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Nelson taxpayers subsidize rural recycling

A change will come soon because the rural areas of the RDCK are expected to sign on with Recycle BC.

Recycling within the city of Nelson is not paid for by the taxpayers of Nelson.

The costs are covered by the manufacturers of the waste, whose industry associations pay Recycle BC to pay the City of Nelson to pick up our recycling. So recycling is free, as it should be.

But wait, don’t Nelson residents still get a recycling bill every year at tax time? Yes they do, but that’s to cover about 47 per cent of the cost of recycling for our rural neighbours in Salmo and Areas D, E, F, and G. They have not signed on to the Recycle BC program and therefore they pay for their own recycling through taxes.

That cost is spread across a local section of the Regional District of Central Kootenay, which includes Nelson, and since Nelson constitutes about half the value of the property assessments in the region, its share is large.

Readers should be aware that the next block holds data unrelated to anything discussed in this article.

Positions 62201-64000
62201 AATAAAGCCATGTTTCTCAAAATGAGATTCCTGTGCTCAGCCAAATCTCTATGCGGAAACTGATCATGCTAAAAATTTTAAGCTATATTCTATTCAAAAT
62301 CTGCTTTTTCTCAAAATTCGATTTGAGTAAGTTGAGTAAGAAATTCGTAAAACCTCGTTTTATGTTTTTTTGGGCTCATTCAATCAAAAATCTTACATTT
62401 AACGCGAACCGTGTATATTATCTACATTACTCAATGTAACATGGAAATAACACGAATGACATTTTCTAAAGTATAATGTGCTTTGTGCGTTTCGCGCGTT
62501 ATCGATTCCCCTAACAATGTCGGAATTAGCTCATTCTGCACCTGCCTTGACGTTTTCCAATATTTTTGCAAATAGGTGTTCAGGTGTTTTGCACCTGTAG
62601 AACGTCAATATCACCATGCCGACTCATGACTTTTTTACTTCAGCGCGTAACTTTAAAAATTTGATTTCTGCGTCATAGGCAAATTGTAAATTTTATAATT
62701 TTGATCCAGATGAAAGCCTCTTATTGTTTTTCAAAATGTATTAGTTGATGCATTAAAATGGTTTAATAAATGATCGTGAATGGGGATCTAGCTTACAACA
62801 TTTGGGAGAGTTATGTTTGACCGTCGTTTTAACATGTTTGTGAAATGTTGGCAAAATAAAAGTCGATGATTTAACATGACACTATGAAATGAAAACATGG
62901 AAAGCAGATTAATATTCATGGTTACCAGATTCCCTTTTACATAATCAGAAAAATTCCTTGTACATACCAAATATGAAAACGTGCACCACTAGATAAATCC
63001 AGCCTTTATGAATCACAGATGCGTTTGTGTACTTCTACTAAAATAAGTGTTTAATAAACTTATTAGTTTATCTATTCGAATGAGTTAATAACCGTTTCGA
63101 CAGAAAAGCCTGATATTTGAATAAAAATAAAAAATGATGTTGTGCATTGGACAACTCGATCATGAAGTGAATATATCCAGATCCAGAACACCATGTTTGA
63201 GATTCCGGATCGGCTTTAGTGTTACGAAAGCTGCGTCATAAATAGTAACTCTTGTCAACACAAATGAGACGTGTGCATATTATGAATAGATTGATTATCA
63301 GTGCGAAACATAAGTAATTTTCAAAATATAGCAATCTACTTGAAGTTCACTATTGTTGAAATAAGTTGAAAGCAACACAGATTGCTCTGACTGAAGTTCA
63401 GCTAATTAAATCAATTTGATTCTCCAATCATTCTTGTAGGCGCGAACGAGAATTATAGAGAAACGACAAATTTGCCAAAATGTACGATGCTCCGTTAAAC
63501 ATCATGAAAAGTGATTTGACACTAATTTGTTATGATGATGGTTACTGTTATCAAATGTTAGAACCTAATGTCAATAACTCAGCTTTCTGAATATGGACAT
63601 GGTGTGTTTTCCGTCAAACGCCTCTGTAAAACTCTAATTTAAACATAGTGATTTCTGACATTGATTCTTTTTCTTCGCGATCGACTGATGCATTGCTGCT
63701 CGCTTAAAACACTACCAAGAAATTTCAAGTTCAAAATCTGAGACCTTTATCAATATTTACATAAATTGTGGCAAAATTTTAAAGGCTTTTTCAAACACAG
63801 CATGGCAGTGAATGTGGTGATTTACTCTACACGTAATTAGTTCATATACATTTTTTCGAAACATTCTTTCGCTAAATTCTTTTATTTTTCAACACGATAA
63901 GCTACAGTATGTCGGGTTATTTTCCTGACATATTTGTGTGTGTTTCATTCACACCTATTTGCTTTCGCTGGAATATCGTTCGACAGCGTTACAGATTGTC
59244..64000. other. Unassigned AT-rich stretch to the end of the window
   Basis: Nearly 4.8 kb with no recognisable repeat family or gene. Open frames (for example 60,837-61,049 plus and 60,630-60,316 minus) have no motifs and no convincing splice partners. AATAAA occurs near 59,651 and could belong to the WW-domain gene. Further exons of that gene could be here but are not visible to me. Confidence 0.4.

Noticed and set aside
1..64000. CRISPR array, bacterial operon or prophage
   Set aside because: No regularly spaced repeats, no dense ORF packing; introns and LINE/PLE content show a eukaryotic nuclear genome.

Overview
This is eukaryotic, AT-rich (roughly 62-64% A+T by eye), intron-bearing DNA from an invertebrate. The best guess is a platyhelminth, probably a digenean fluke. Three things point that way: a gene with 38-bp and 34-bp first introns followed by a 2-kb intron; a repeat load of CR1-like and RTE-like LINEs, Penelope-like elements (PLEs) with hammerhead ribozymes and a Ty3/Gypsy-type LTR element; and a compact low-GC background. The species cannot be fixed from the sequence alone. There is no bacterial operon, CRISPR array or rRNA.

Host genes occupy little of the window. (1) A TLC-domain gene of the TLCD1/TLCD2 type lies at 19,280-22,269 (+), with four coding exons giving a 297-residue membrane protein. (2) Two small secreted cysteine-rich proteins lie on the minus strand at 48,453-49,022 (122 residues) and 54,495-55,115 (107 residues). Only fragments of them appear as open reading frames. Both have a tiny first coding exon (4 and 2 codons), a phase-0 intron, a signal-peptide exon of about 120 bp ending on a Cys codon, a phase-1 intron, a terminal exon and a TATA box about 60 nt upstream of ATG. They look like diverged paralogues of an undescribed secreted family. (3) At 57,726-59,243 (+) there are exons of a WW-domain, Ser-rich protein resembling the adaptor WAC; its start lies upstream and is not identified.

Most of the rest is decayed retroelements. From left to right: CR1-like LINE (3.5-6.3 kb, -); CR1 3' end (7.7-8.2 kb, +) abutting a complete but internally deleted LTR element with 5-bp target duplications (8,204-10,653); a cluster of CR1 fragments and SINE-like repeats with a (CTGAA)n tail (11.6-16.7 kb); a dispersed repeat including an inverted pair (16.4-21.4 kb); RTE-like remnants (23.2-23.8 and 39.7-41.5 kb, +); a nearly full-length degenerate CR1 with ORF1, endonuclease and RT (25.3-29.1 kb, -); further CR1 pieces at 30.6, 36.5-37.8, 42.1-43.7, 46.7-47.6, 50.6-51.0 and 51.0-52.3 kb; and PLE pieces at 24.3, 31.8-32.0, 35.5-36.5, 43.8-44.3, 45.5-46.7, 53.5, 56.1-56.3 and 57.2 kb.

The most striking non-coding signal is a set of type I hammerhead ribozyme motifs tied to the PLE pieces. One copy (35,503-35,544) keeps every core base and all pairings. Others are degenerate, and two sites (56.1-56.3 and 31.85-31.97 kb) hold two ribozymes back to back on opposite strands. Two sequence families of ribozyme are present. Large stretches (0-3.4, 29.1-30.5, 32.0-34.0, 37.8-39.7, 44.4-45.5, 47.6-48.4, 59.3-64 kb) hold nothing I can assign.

For 2017, according to the RDCK, Nelson residents pay a total of about $170,000 out of a total recycling tax of $360,000 for recycling operation and pickup at transfer stations at Grohman, Kokanee Marina, Kalso, Balfour, Ymir, and Salmo.

This is nothing new. But a change is expected to come soon because the rural areas of the RDCK are expected to sign on with Recycle BC.

Why has this not happened sooner?

In 2013 the rural areas were offered the opportunity and turned it down. In 2014 they changed their minds, but by then Recycle BC told them they were too late because the agency said it could not afford to take on more clients. So the rural RDCK was left out, along with 29 other wait-listed communities in B.C.

Now Recycle BC says they can include them in the program because of a $14 million increase in its revenue from the provincial government.

Until now, Recycle BC has said it could not take on any more areas because one of the most significant waste producers in the province, the newspaper industry, refused to sign up to pay Recycle BC to pick up and recycle newsprint.

Now the provincial government is picking up that tab.

Negotiations between Recycle BC and the RDCK about various logistics and the location of recycling depots are expected in the new year.

Related:

Newspaper publisher calls province’s proposed recycling fees ‘extortion’ (March 2016)

Recycling subsidy means tax break for RDCK residents(Nov. 2017)

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